It occurred to Martin that listening to Arthur was like that flying key scene in the first Harry Potter where in order to get to the important key you had to be smacked a thousand times by the useless ones. “Wait a minute… what do you mean he was sad? Douglas hasn’t been anything approaching ‘sad’ in all the time I’ve known him. Smug, yes, frequently, but not sad. I think I’d notice.”
“No you wouldn’t, Skip! He hides it from you but no one hides anything from me because they think I can’t see the obvious.” He doesn’t sound upset about this, just matter-of-fact. He’d be the first to admit that more often than not it’s true.
“Well, I’m sure that’s not…” Martin cleared his throat, knowing full well that Arthur’s assessment was true. “So why was he sad?”
“The envelope. It was like the one mum got when her divorce was finalised and when he was speaking on the phone it was to his ex-wife. I accidentally overheard and bit when I was getting your coffee.”
Martin looked stunned “right… so…” he didn’t really know how to continue, the revelation that Douglas Richardson was not the unflappable sky god he pretended to be having struck him like the results of another failed pilot’s exam.
Arthur was looking at Martin assessingly and, though his gaze could not be called ‘intelligent’, precisely, there was something strangely philosophical in his expression (though, in truth, it might have been a trick of the light making him suddenly look a touch Socratic). “I think we’re impressionist paintings, Skip, a bit blurry around the edges but happier for it.” Certainly if anyone was a poster boy for happiness it was Arthur who picked up his bag and began whistling tunelessly as he made his way over to GERTI and his cleaning duties, leaving Martin to ponder the revelations of the day.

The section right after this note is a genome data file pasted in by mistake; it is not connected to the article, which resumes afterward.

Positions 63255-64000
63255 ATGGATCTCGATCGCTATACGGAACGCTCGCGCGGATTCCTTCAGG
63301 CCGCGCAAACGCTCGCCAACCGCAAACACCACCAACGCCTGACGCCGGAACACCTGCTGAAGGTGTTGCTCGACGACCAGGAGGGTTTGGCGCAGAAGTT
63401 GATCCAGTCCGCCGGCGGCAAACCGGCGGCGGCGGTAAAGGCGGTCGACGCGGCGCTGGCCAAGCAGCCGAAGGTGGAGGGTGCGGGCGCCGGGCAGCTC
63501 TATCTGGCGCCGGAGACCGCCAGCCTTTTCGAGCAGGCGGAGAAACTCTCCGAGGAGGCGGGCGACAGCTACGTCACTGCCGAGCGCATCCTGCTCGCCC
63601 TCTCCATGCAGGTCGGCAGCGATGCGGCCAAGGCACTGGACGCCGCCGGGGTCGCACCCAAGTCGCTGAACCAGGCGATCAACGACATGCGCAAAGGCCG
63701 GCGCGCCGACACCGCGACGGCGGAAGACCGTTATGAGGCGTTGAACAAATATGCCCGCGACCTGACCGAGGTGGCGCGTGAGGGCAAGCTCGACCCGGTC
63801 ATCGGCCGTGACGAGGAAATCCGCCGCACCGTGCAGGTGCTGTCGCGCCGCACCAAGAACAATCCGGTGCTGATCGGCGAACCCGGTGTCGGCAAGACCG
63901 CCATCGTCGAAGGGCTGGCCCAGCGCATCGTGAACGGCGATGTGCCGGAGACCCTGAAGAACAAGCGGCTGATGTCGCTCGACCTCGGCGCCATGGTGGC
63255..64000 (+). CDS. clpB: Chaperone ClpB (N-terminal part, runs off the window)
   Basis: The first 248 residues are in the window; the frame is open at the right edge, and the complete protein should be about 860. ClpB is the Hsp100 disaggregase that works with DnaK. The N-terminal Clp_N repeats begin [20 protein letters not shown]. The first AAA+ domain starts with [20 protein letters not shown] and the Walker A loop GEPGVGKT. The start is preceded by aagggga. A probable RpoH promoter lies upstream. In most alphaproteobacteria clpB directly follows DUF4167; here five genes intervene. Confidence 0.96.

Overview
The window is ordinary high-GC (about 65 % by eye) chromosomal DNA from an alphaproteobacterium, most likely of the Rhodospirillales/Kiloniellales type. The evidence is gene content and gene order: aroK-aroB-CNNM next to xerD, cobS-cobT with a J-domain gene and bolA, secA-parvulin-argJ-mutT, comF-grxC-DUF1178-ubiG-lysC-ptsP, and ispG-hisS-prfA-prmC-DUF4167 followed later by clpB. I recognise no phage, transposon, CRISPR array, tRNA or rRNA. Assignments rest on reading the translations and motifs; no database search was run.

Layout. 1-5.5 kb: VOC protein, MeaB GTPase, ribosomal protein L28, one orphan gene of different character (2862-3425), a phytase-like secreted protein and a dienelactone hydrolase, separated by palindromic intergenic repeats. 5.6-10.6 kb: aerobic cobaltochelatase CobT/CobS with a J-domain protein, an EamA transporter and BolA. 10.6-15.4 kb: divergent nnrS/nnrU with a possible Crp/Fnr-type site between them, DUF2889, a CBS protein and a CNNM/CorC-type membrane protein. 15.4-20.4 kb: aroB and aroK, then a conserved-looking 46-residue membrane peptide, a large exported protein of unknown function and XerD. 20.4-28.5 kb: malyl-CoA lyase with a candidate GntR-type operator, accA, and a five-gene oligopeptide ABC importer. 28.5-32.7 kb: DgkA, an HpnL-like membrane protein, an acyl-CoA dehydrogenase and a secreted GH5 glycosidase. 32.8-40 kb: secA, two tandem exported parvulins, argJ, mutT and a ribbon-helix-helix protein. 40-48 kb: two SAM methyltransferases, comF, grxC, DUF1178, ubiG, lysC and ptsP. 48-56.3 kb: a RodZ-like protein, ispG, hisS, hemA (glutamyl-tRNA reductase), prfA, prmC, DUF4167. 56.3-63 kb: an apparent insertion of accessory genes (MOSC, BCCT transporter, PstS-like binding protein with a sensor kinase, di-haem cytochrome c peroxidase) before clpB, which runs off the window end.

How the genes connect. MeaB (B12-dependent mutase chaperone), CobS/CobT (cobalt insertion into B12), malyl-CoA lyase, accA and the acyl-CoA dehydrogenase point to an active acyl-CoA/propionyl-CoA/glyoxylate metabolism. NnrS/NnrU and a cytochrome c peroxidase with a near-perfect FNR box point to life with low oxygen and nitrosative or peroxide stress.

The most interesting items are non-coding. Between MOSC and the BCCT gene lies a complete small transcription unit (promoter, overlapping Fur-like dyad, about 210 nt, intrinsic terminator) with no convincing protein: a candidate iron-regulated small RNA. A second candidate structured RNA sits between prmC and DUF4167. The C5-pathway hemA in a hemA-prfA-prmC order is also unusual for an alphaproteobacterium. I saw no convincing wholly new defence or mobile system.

The more he thought about it, the more stupid he felt. Douglas hadn’t exactly been entirely tight lipped about his past with details having emerged at unexpected intervals. Martin knew about the failed marriages, the daughter he barely saw, his dismissal from Air England, the implications of his abstinence from drink and yet he had somehow never equated these facts with the image of ‘the indestructible Douglas’ that he saw every day. How could he have been so blind that it had taken Arthur, of all people, to point out that this was all a myth?
Sipping his now stone cold tea with a grimace, Martin resolved to talk to Douglas in the morning. As he tidied away the paperwork and flicked off the portakabin light, another similarity between his First Officer and the Mona Lisa occurred to him. Though Martin had seen Douglas smirk many times, he couldn’t recall the last time he saw him smile.